And here's some relief from the Scary-Crayon content drought with Thrift Store Thursday #4! (Dig this -- it's actually Thursday, too!)
Today we've got three bags to look into: one that cost 60 cents, another that cost 80, and one that went for a buck -- at least according to the tags on the bags. I want to say that at least one of them was discounted, but it's been a while since I bought them. I can't remember whether I picked them up on a Sunday or Monday... and if I did, I can't remember whether their tag colors were discounted 50% that day. I'm thinking not.
Anyway, first bag! It's pretty weak in terms of content: in addition to one other toy, it has a baby rattle of sorts with soccer balls at either end, a mouse-shaped doorstopper thing, and figurines of the tiger chick from Kung-Fu Panda, Chef Smurf, Robin (one of the alternate universe versions?), and Gorilla Grodd. Of course, the named items are largely uninteresting to me (Chef Smurf might be fun to repaint and Grodd could make a cool desk ornament), as I really grabbed this bag for the Halo figure. They really are great figures in their own right -- and even when they're incomplete (as this one is here; it appears to be missing some chest armor) their excellent joints can be harvested for customizing projects.
Next up, the 80-cent bag. Um... yeah. We've got a Littlest Pet Shop fawn, an Ariel top to a candy/lip balm container, a horrible lumpy grey rat, a Safari dragonfish, a woman from one of those kiddie dollhouse lines, a Pokémon (don't ask me which one), a dragon thing, a tiny Lion-O, and an orange T-Rex figurine -- the latter of which I incidentally already own and enjoyed fiddling with as a youth. (It even appeared in Dusty Plastic HELL: Hot Flash #41!) So this bag appealed to me for multiple reasons. Even though I still have my childhood figure, the T-Rex was a strong nostalgic draw, and I imagine that 6-inch dollhouse figures will come in handy someday -- either in customizing projects or for use as civilians in toy comics and/or action figure displays. What really put me over the top, though, was the dragonfish: it reminded me of Prisoner Zero from Doctor Who, and I'd much rather pay 80 cents for this approximation than the $12+ retailers charge for the actual figure.
By the way, I think this bag gave me my first opportunity to handle a Littlest Pet Shop toy -- and I don't think I'm a fan. I find bobbleheads inherently unnerving to begin with, but there's something just wrong about a creature whose eyes are bigger than its ass and whose head is so big it can barely stand upright. It's like super-super deformed and it kinda creeps me out.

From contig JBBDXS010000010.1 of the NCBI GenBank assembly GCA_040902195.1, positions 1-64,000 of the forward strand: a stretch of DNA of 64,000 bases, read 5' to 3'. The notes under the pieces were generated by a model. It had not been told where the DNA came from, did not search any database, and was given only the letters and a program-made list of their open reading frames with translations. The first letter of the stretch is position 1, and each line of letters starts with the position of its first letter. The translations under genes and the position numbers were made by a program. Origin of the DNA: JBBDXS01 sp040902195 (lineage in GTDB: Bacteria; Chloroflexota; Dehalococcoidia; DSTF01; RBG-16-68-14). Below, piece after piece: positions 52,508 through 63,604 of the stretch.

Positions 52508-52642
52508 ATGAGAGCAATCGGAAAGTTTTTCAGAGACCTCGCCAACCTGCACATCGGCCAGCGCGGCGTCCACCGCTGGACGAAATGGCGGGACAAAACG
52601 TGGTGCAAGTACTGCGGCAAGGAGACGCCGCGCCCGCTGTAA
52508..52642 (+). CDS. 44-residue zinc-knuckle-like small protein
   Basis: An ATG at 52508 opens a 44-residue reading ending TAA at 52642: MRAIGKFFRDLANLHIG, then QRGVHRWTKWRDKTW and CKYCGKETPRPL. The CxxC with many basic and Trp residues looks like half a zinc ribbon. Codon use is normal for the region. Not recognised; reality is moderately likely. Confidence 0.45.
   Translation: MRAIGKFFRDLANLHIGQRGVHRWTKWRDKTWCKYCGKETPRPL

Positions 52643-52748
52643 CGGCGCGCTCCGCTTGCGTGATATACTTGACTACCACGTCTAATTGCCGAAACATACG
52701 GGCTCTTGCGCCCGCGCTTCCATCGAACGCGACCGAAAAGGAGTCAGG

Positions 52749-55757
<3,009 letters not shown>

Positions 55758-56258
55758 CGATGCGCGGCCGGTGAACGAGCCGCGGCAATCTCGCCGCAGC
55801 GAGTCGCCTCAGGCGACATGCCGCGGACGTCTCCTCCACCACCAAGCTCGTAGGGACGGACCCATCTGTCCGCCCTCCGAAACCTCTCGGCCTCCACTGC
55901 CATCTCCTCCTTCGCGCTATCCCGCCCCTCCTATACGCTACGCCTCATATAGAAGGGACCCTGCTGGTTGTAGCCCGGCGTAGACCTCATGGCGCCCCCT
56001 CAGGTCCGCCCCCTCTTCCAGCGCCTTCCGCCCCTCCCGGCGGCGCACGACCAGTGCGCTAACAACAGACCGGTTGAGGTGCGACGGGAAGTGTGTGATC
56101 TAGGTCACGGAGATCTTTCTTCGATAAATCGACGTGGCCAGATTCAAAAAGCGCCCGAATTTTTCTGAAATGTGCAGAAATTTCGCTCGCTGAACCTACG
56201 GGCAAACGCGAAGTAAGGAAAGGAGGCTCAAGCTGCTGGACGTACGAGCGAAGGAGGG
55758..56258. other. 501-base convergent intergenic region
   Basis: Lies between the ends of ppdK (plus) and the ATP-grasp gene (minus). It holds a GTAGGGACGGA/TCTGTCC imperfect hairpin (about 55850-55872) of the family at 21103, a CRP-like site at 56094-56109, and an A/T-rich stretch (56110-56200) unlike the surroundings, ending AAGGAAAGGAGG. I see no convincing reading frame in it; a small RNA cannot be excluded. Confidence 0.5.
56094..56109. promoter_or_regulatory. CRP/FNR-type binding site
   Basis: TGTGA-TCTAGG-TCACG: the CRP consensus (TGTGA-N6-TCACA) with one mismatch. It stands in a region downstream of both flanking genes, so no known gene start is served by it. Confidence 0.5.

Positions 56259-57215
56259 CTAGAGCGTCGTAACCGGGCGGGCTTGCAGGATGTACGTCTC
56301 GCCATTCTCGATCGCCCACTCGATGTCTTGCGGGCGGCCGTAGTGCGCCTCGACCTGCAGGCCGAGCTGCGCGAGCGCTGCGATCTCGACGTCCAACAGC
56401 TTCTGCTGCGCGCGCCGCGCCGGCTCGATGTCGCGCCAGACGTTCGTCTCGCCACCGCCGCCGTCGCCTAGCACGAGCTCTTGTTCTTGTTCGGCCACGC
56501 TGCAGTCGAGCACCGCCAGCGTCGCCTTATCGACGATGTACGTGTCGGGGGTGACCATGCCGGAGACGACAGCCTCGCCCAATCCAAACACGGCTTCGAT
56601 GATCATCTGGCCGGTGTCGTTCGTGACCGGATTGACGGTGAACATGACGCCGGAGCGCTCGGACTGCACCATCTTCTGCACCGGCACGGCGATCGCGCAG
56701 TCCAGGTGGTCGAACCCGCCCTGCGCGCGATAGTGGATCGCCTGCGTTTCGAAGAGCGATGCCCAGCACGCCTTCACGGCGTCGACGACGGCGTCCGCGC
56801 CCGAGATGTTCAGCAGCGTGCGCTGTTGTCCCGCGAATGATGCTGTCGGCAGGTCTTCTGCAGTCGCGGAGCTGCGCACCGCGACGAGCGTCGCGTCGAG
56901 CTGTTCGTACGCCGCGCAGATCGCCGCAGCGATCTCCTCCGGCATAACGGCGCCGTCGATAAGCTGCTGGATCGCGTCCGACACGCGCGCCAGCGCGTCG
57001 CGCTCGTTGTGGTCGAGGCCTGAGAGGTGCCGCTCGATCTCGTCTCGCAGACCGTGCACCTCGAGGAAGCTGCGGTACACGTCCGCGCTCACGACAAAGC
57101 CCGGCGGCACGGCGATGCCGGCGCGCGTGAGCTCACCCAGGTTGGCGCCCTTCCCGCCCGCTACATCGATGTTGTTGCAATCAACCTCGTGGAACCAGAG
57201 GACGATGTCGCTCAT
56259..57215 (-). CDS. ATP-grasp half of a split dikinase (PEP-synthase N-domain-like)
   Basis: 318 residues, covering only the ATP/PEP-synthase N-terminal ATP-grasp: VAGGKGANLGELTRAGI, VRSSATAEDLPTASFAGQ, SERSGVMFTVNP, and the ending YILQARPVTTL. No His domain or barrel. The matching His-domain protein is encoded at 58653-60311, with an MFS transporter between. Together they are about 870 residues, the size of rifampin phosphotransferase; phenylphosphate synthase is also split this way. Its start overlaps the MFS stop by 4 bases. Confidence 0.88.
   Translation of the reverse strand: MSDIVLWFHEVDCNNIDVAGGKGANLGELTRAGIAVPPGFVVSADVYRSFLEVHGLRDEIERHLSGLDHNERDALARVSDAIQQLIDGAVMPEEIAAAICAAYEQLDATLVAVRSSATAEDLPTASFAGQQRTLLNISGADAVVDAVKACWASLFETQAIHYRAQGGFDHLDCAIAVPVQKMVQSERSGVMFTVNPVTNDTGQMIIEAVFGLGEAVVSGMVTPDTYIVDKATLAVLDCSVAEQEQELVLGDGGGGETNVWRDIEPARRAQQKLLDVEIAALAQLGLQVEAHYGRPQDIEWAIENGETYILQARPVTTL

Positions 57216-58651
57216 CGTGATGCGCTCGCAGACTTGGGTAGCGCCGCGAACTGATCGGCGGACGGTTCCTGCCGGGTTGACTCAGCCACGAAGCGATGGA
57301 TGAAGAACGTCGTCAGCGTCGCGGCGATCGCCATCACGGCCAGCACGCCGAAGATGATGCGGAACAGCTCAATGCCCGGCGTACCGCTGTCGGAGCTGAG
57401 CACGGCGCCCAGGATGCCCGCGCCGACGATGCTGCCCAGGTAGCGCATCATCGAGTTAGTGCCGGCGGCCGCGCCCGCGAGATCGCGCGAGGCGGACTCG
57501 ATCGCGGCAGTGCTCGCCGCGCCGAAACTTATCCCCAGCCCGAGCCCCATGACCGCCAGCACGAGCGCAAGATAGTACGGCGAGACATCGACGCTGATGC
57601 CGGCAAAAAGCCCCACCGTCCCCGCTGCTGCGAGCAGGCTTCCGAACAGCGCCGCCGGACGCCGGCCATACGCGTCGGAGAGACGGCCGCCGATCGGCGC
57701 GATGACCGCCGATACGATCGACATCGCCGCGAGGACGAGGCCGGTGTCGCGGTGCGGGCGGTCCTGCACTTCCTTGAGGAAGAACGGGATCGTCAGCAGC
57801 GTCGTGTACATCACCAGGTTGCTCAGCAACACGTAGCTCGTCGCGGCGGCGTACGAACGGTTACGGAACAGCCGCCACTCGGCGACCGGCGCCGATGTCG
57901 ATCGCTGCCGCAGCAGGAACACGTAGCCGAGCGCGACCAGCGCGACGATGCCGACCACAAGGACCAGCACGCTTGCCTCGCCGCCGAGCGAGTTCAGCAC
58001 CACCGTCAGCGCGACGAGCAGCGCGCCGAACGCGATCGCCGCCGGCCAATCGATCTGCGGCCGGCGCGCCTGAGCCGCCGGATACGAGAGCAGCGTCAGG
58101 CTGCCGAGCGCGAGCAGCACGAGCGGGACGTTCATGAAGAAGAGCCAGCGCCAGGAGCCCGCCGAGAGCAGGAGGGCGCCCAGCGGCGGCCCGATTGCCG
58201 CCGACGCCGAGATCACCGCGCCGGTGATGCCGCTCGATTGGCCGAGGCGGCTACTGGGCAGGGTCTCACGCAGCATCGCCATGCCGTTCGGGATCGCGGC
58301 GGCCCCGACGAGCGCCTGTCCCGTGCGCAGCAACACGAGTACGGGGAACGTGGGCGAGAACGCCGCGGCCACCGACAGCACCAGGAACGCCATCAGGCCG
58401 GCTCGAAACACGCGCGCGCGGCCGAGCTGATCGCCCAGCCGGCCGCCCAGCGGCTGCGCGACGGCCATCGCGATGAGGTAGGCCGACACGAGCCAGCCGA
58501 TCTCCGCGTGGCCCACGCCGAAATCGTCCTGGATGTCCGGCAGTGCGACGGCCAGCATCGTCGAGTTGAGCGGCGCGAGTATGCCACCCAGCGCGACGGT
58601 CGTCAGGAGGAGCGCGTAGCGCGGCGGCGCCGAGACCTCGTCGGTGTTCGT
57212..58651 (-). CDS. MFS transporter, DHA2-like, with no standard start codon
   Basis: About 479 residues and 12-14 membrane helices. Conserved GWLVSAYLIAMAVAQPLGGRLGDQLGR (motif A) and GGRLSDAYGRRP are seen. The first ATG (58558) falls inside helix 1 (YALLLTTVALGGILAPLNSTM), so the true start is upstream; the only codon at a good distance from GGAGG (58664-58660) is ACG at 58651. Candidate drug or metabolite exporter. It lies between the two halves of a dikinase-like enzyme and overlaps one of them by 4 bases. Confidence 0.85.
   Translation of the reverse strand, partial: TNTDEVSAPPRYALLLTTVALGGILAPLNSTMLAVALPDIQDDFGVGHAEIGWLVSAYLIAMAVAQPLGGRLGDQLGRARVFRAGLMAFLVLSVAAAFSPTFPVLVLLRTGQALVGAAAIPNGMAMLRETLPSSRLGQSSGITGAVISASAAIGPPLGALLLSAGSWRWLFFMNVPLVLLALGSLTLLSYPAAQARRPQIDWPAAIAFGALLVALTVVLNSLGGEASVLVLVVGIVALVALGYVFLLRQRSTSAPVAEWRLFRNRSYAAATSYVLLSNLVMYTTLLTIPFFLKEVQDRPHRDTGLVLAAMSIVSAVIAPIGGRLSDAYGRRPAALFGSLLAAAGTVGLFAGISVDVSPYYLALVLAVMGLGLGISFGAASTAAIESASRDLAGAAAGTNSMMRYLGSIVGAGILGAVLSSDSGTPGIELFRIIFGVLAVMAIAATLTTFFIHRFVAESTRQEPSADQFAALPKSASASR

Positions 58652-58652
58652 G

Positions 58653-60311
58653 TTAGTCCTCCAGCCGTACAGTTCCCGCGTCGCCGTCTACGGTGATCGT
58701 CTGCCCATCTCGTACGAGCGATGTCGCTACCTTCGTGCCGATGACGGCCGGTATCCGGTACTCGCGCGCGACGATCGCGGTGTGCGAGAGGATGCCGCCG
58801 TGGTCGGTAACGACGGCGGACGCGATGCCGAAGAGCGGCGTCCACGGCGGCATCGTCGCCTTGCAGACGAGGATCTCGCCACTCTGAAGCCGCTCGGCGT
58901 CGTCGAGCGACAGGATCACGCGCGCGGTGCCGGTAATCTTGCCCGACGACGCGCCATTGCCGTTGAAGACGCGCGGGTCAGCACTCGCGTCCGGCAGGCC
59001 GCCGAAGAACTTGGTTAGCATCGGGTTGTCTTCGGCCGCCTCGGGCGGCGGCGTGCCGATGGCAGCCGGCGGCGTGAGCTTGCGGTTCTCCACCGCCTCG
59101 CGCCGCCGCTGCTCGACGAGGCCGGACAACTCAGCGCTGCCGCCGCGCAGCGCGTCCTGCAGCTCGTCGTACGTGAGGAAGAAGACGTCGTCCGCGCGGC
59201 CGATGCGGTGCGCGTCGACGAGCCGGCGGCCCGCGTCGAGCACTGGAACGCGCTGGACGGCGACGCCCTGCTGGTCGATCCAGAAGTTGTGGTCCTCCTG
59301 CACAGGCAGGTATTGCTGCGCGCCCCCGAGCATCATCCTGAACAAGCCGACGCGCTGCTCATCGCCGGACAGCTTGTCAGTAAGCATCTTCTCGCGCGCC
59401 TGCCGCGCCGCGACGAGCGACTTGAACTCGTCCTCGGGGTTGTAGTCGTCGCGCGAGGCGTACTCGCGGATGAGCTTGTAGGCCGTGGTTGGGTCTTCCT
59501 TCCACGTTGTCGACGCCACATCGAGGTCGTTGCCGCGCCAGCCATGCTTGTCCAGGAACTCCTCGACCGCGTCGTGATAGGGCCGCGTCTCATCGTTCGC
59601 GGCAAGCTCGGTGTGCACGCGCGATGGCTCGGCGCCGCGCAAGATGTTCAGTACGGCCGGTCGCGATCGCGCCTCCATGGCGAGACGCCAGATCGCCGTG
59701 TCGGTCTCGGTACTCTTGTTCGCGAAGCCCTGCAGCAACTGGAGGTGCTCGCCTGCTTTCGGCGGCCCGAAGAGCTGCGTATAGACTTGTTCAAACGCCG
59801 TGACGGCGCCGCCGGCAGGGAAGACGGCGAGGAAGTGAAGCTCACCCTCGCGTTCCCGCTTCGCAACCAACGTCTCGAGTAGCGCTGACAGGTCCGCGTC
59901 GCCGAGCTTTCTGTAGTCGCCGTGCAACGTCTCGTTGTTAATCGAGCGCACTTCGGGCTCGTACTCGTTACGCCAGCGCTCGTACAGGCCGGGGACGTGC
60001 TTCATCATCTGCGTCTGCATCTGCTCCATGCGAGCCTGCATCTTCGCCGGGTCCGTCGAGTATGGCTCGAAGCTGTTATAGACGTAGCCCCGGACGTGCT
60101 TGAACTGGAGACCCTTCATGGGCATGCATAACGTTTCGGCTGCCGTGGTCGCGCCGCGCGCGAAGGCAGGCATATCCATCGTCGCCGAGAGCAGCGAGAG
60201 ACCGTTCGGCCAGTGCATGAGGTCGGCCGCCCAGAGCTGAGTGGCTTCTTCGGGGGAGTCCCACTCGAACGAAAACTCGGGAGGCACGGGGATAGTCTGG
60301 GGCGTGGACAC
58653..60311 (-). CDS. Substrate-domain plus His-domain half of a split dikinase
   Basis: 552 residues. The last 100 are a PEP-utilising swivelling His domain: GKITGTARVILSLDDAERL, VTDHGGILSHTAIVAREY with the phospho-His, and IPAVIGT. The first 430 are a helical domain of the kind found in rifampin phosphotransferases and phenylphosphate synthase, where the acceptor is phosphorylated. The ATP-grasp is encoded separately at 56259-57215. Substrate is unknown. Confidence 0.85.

And here are the contents of the last bag, which cost a whole buckaroo. Winnie the Pooh and Spongebob are always visually appealing draws -- even if one's a hollow squeeze toy and the other's a festive candy container topper -- and there's something kinda neat about a bush warrior in an oversized mask. I wouldn't have picked up the bag, however, if it hadn't been for Casey Jones. He's actually missing his right forearm and hand (it's kinda hidden in the above pic, but you can see the missing piece clearly in the initial bagged photo), but he's still got his head -- and that's all I need for customizing purposes. (We'll revisit that thought in a bit.)
But even though I'd never heard of them and still haven't been able to find out their origins on the web (if you're in the know, please leave a comment to that effect), these army skeleton soldiers definitely piqued my interest as well. I've been encouraged that, in recent years, toy companies have applied the bagged army men concept to ninjas and even zombies, but I still don't think they've gone far enough. These skeleton soldiers are definitely a step in the right direction, though. Not only are they skeleton soldiers, but they're different colors and even have multiple paint applications. They're made of a rubbery plastic that might preclude them being given to very young children (with their candy colors and rubbery texture, young/stupid kids might eat them... though at least one wouldn't have to worry about the kids choking on them), but I think they're a pretty nifty take on the army men idea. And they're skeletons, which makes them perfect for Halloween! I might (might) even have to give these guys a more detailed writeup in the near future.
Oh, and that Casey -- I decapitated him shortly after taking these photos and went to work hollowing out his head. You can see some potential bodies for him above: I'm probably going to make a Casey out of a Sportsmaster figure (though that won't be my only one unless I implement some height modifications; Sportsmaster is taller than I want Casey to be in my 6" TMNT display), and ages ago I got this Jackman Wolverine with intent to turn him into Casey. I'm not nearly as enthusiastic about that project as I once was, but it might still happen -- if only because I don't have much else to do with the body and I seem to be accumulating Casey heads. We'll see!
All for now, then. Until next time... stay scary!